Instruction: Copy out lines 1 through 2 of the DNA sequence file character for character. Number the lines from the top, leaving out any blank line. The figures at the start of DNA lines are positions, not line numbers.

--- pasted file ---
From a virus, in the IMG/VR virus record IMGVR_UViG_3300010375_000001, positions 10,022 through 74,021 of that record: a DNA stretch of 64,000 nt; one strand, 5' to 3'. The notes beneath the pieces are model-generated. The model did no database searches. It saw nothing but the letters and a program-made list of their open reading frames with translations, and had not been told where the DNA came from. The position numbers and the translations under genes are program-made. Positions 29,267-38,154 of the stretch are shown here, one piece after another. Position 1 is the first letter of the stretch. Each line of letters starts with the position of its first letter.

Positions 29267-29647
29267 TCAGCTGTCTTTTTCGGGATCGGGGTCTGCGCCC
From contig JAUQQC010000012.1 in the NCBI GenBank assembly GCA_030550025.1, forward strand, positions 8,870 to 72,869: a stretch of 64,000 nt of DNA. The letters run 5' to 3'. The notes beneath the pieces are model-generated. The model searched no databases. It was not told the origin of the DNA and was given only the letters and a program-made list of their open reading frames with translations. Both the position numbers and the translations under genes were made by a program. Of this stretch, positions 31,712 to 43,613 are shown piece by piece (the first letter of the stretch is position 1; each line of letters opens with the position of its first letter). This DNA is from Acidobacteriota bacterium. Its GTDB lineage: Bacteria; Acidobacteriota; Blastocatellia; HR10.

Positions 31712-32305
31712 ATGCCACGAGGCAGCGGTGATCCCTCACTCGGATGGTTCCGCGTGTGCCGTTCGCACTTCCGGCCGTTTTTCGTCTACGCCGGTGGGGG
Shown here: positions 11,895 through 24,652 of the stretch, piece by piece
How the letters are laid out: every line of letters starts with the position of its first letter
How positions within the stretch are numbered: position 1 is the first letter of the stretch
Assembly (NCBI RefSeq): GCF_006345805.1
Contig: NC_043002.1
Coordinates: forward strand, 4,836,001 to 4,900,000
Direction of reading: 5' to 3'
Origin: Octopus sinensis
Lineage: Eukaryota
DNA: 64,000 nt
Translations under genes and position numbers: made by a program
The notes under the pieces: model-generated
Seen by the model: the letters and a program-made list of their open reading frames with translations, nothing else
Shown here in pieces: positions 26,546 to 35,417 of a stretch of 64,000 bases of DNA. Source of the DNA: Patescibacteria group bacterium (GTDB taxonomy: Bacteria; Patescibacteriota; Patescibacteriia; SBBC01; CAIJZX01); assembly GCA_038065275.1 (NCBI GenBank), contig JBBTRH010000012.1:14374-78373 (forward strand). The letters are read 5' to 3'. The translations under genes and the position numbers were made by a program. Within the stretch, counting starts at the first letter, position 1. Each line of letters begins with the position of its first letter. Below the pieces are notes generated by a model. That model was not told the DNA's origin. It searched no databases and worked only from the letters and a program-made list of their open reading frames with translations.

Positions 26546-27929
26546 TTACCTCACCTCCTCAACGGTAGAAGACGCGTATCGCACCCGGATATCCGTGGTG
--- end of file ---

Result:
From a virus, in the IMG/VR virus record IMGVR_UViG_3300010375_000001, positions 10,022 through 74,021 of that record: a DNA stretch of 64,000 nt; one strand, 5' to 3'. The notes beneath the pieces are model-generated. The model did no database searches. It saw nothing but the letters and a program-made list of their open reading frames with translations, and had not been told where the DNA came from. The position numbers and the translations under genes are program-made. Positions 29,267-38,154 of the stretch are shown here, one piece after another. Position 1 is the first letter of the stretch. Each line of letters starts with the position of its first letter.

Positions 29267-29647